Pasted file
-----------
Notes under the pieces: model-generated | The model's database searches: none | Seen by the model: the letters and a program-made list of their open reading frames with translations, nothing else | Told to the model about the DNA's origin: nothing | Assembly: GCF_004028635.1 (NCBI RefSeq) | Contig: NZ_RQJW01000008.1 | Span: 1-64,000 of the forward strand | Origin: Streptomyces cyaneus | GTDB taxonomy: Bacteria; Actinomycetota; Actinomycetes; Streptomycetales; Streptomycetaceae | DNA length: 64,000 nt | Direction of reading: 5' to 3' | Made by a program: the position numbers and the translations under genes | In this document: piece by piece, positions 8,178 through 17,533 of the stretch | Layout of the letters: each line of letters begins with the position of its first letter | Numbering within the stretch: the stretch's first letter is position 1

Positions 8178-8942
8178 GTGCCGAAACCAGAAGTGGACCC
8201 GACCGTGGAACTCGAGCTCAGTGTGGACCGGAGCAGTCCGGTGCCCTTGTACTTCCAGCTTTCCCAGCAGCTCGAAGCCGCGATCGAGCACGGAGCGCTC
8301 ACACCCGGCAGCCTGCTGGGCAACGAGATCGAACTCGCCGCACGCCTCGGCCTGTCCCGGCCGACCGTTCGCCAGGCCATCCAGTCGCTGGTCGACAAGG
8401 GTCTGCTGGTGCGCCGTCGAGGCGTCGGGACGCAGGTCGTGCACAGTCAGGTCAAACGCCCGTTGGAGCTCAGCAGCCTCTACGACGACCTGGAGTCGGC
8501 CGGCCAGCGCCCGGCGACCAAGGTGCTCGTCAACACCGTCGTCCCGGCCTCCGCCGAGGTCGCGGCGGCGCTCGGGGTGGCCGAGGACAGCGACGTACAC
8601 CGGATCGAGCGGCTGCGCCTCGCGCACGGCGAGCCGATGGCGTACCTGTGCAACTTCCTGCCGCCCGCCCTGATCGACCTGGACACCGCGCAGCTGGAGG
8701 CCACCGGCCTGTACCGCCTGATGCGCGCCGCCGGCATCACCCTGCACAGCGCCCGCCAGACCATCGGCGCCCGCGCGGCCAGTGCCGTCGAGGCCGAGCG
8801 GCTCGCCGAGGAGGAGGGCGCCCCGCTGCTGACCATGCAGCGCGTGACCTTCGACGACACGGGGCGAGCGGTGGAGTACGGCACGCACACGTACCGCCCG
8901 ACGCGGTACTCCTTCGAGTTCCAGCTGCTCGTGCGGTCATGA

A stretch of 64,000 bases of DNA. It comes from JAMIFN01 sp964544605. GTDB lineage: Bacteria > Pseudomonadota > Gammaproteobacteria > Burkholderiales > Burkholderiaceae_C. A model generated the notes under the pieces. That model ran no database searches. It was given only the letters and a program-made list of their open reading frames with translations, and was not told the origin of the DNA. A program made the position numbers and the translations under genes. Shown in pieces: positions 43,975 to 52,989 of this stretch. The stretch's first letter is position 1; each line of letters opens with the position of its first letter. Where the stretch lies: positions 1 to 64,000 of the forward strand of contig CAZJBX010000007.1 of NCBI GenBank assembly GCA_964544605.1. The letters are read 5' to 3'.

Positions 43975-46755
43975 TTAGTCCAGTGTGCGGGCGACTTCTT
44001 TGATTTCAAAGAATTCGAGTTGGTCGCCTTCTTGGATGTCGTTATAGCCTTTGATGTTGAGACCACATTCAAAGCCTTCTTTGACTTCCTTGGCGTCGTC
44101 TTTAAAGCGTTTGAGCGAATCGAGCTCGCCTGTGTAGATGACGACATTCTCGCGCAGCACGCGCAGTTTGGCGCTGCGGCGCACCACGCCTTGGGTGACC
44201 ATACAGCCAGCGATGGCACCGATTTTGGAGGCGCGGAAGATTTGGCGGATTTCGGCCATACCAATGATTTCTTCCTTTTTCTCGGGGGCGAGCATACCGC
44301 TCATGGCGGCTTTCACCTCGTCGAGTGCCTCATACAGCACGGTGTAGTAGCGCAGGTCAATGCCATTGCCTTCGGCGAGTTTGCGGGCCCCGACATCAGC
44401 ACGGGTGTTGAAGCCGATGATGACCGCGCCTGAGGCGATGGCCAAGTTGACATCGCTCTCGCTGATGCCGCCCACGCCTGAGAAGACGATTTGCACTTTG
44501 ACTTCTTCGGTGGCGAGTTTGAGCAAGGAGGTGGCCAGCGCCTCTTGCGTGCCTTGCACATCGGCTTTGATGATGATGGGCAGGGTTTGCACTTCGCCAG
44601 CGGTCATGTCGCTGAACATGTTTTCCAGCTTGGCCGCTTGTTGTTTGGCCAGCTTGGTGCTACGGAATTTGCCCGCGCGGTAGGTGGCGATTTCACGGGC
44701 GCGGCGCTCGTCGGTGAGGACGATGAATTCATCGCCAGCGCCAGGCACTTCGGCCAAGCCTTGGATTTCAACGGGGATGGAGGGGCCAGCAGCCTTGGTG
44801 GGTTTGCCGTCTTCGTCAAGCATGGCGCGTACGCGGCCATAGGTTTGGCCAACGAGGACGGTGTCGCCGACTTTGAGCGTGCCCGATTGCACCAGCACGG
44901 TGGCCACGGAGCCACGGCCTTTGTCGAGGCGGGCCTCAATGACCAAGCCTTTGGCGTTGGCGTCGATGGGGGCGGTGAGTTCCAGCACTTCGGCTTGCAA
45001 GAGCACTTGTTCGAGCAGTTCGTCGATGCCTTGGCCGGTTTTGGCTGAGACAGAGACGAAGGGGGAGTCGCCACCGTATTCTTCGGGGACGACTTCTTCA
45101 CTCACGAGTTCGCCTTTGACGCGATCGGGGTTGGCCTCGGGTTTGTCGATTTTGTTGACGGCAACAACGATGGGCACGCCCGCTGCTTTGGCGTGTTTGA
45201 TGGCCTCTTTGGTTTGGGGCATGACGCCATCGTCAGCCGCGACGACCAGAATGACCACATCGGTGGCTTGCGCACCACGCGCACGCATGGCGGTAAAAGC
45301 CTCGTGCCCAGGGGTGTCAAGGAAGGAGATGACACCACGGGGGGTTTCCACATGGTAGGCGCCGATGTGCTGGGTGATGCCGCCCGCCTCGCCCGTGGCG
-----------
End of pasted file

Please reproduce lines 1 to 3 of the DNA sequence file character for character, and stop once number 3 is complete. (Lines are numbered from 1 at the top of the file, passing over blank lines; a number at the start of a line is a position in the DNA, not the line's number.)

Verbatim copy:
Notes under the pieces: model-generated | The model's database searches: none | Seen by the model: the letters and a program-made list of their open reading frames with translations, nothing else | Told to the model about the DNA's origin: nothing | Assembly: GCF_004028635.1 (NCBI RefSeq) | Contig: NZ_RQJW01000008.1 | Span: 1-64,000 of the forward strand | Origin: Streptomyces cyaneus | GTDB taxonomy: Bacteria; Actinomycetota; Actinomycetes; Streptomycetales; Streptomycetaceae | DNA length: 64,000 nt | Direction of reading: 5' to 3' | Made by a program: the position numbers and the translations under genes | In this document: piece by piece, positions 8,178 through 17,533 of the stretch | Layout of the letters: each line of letters begins with the position of its first letter | Numbering within the stretch: the stretch's first letter is position 1

Positions 8178-8942
8178 GTGCCGAAACCAGAAGTGGACCC